A single motor is mounted amidships on two wood-lined channel-steel crossmembers and it drives through a propeller shaft having two universal joints of the flexible-fabric pattern. Incidentally, a plunger joint is also provided. , The rear axle has overhead worm drive. `.ile actual casing is that of a Ford ton track, but the gearing has been modified to give the lower ratio required for an electric vehicle. Existing models have 8 tól reduction, but experiments are being made with a ratio of to 1. With a battery-electric vehicle this question of the best finaldrive ratio can only be ascertained by trial over a long period. It is really B, matter of ascertaining if the lower ratio gives the battery a longer life owing to a reduction in the demand when starting from rest.
Attention has been paid to the matter of accessibility and the motor is immediately available for inspection or adjustment by lifting the floorboards. There is an aluminium cover over the brush gear and another over the end bearings. Air is condncted through the spaces between the armature and field windings, but it is prevented from reaching the commutator by providing a web between the air inlet and this. Similarly, the casing at the rear end forces the air downwards clear of the end beating. Webs are also provided to prevent ingress of dirt or stones.
There are only two brushes. These are similar to the type employed on large machines, and as they are standardized spares can be purchased almost anywhere. They are, of course, of the carbon type.
In the design of the vehicle provision
is made for using alternative motors. A powerful one for journeys in neighbourhoods where there are many hills, and a smaller one, consuming less current, 'Which can be used in places where the journeys are comparatively long and the contour of the routes are more normal.
The drum controller is conveniently situated under the driver's seat with the handle at the right. The gate is of the iace-carn tyPe eituated just under the knob of the controller, and so arranged that it is almost impossible for the driver to mistake the positions. The vontreller includes an electric brake through resistances; regeneration is not allowed for.
On the dash is a main switch close to the hand-brake lever,. and a very simple method of preventing this switch from being left in while the vehicle is stationary is employed, for the hand-brake cannot be kept on unless the switch lever be turned right Over on its pivot to hold the brake.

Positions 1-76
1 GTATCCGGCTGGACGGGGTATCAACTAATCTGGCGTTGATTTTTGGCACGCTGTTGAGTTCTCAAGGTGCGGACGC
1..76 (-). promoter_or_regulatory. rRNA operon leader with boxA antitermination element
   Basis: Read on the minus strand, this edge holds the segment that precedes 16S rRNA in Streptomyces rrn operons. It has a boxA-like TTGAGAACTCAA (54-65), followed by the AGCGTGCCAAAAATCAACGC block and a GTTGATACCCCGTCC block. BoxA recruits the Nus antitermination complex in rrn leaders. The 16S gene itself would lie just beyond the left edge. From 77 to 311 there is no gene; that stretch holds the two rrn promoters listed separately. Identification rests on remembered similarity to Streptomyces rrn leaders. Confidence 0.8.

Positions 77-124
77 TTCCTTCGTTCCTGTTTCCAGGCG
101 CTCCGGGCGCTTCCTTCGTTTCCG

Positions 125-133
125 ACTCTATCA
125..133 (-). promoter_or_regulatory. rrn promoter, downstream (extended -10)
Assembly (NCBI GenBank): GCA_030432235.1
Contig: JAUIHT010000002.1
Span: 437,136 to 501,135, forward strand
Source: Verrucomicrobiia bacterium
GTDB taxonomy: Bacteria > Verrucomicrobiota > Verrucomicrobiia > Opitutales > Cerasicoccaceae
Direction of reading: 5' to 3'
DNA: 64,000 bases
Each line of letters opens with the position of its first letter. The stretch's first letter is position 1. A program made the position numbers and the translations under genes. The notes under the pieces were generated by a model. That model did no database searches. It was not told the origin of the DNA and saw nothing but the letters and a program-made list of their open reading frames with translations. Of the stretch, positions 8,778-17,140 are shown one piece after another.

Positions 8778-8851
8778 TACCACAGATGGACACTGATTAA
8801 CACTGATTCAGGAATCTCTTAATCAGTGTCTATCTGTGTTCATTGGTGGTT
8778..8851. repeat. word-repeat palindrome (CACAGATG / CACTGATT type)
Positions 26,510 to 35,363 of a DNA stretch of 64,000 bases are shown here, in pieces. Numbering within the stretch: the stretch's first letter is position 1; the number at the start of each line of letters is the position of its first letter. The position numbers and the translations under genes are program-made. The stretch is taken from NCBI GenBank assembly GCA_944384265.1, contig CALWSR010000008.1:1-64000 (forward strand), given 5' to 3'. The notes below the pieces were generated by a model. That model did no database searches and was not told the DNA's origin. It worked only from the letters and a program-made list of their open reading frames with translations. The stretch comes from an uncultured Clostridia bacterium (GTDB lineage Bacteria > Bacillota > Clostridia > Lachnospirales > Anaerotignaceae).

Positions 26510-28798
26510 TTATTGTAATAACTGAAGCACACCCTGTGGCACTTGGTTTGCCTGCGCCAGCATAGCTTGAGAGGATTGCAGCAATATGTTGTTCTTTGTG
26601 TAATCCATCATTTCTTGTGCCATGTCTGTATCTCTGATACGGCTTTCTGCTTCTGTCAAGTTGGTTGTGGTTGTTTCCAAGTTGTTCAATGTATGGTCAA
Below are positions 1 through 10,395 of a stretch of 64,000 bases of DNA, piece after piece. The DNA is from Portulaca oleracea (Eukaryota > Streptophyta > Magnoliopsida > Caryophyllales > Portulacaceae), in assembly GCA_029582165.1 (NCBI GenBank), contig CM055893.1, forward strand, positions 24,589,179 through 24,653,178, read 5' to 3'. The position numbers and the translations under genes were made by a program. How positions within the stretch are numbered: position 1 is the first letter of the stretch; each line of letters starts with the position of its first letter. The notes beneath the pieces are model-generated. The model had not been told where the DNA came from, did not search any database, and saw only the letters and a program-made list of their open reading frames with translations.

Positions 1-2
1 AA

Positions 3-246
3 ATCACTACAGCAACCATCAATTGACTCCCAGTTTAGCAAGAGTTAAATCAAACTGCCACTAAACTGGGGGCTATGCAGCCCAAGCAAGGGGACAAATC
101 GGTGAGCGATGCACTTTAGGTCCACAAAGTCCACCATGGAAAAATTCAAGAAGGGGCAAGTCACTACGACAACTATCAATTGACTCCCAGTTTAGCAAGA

The control is. on the series-parallel system, the various positions giving: 1, full resistance in circuit ; 2, about a quarter resistance in circuit ; 3, series right through ; 4, series-parallel.
The motor, controller and charging set are all manufactured locally.
The hand-brake expands shoes in a drum carried on the front end of the worm shaft, the shoes, of course, being_ anchored to the axle casing ; the foot brake has shoes expanding in drums on the rear wheels.
Semi-elliptic springs of the same size are used throughout, the reason being that with the battery at the front better distribution of the weight is obtained. The spring hangers, spring bolts and bushes are all similar. The mudguards, front and rear, are of the same pattern and can be replaced at a cost of Ss. each, ' and the simple construction of the body all helps in the matter of • standardization and the construction of a cheap vehicle which can easily be maintained.
The dash is equipped with a fixed windscreen, whilst the body has double rear doors.
The front axle, although not manufactured by the Ford Co., closely resembles the Ford product, and the steering wheel, reduction gear and column are of Ford make, but the bracket and other details have been strengthened because of the extra loading at the front.
A bumper channel steel assists in preventing damage to the battery in case of collision.
The combined weight of the chassis and body is 17 cwt. without the battery, the latter being approximately 5 to 0 cwt.
Pneumatic tyres, 710 mm. by 90 mm., are provided for the steel disc wheels. Those of our readers who are interested in the development and capabilities -of the battery-electric vehicle will find further information concerning it in a news paragraph dealing with a user's experiences with this and other types which is published on page 750 of this issue.